Once upon a time, there were three RTOSes: VRTX, pSOS and VxWorks. VRTX and pSOS were written in assembler language, for assembler language programmers, and for systems that contained nothing but assembler language. They were “real” RTOSes for “real men” who carried processor reference cards in their shirt pockets and could divide 0x53662 by 05314 in their head.

VxWorks, on the other hand, gazed off to what it thought was the future, and what it could see was “C” (pun intended). And along with “C” it also saw Unix.

But that Unix was not the Linux we know today. That Unix — Linux — would not even be born for another decade.

No, the Unix that VxWorks saw on the horizon was the process-model of BSD and SystemV Unix.

Little VxWorks knew that was the future.

And so little VxWorks wanted to be like that.

So little VxWorks clothed itself in a C language wrapper so programs written in C would want to be near it.

And little VxWorks said, “Come, look, see what I have to offer!”

And the C programs looked and saw “exit()” and “environment variables” and “printf()” and they shouted with glee!

“Here is a home for us. Here is someone who understands what we want.”

And so the C programs found a home with VxWorks.

Even so, however, VxWorks could not deny her genes. She was related to, not only in time but also in inspiration, to those other two RTOSes.

So VxWorks had “tasks” instead of “processes” and, at least in her early days, she would say, “We don’t do processes because the memory and system call overhead are just too awful with this old clunky hardware.”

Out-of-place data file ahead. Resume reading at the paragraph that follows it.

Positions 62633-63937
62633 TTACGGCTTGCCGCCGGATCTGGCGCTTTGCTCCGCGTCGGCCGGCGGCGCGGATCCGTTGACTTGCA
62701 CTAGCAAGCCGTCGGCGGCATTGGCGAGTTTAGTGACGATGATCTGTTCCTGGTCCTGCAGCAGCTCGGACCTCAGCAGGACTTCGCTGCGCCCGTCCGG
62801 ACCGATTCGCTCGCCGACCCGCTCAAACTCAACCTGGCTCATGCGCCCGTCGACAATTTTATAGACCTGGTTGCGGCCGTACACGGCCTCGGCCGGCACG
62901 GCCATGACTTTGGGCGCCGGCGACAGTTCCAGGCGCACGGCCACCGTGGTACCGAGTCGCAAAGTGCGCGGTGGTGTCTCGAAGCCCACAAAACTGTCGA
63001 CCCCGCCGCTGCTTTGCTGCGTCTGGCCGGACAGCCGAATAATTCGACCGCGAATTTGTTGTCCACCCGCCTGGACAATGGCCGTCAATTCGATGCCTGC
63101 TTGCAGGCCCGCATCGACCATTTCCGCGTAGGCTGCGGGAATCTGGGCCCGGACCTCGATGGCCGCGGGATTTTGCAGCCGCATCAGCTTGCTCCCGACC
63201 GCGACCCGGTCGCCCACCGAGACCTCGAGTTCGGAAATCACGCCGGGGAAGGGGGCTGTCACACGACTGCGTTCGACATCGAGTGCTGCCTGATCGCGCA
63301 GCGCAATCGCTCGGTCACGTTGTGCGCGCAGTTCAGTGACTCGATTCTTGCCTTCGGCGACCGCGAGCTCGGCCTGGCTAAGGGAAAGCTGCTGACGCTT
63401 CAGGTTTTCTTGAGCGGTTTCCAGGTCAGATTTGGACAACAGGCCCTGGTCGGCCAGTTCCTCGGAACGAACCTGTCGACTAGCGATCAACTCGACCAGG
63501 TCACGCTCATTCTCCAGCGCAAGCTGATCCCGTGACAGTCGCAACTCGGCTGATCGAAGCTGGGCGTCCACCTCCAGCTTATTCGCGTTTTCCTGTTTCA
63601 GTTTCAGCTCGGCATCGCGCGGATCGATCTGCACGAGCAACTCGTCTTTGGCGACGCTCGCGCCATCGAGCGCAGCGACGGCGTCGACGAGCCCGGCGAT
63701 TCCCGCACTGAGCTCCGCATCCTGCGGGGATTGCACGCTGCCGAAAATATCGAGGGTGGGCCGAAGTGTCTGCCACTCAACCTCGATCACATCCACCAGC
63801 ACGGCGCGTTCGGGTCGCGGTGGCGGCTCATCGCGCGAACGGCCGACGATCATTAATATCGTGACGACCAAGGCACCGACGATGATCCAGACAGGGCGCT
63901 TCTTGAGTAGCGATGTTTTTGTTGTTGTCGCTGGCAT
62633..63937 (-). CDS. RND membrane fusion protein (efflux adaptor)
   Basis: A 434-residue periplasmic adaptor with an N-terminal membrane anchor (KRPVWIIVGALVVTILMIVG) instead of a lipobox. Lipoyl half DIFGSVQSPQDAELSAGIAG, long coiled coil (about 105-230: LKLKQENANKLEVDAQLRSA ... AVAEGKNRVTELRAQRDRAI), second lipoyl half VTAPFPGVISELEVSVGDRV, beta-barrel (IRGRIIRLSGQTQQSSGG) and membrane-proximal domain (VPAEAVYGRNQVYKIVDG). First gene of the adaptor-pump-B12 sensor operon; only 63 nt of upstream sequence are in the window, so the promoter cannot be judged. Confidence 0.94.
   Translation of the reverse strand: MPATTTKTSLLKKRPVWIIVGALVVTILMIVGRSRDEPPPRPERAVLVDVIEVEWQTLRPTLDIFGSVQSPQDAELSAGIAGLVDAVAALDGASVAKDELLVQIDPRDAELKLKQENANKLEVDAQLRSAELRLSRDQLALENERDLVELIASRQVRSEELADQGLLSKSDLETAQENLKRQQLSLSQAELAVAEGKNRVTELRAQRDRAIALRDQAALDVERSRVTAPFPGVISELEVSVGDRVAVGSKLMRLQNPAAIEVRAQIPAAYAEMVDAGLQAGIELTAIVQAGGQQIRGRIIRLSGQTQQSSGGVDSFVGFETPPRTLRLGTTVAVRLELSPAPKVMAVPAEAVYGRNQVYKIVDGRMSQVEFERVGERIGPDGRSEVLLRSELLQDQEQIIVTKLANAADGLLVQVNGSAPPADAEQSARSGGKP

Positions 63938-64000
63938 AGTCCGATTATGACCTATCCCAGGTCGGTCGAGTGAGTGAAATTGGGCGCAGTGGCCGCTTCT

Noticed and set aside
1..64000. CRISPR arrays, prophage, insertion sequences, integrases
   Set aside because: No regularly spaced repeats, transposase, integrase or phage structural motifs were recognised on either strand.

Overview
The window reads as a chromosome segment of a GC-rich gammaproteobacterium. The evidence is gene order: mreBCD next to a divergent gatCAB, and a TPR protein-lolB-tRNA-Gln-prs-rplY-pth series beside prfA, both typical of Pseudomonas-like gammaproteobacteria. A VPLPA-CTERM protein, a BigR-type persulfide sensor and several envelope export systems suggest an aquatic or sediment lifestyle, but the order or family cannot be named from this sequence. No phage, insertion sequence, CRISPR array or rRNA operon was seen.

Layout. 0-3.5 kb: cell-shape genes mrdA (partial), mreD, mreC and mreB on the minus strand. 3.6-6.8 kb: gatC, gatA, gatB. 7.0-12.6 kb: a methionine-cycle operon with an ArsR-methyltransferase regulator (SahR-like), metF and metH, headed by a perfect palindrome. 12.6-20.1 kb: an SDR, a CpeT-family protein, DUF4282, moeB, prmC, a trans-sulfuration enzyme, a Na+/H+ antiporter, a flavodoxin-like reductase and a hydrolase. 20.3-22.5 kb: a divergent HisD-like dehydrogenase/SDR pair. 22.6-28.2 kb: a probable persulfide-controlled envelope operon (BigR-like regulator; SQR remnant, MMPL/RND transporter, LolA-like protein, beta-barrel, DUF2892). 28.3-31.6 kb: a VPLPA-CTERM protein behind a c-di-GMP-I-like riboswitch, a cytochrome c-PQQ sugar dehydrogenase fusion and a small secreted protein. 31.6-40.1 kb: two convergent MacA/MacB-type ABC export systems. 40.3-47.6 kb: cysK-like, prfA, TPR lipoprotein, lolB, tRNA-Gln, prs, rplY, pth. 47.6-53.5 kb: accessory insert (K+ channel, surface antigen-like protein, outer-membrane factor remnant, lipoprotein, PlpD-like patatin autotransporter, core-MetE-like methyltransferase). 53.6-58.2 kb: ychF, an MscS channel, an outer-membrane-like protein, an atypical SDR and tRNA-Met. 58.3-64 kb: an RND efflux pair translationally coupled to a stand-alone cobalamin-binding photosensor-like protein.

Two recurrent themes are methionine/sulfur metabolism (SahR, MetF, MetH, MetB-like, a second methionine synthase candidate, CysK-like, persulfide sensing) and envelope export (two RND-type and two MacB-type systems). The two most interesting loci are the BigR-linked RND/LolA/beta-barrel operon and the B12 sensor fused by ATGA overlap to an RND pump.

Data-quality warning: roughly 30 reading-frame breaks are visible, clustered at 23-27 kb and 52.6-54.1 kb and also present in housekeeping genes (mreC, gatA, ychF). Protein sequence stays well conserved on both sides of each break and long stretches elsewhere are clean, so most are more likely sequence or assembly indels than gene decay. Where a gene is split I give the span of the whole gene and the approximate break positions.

And many years would pass as VxWorks grew from child to youth and then through her teen years.

Today, after several decades of dealing with the uncertainties of life, of surviving the ups and downs in her life, and of learning to adapt herself to an ever-evolving and complex world of shifting priorities, needs and economies, she is a full-fledged adult.

Today, VxWorks shifts her look and demeanor to many different environments. Sometimes she will be seen wearing a blue collar work suit and tool belt. Other times she may be costumed in a flight suit and white silk scarf that she drapes over the cockpit’s edge to flutter in the slip stream.

At other times, she may act in more of an executive role, overseeing and sometimes chastising other operating systems that come to her for a safe and secure environment.

Today, VxWorks is an adult with all the complexities and dimensions that have accrued to her over the decades. Her roots and genes come from both the RTOS and the Unix world.

She is both, and she is neither.

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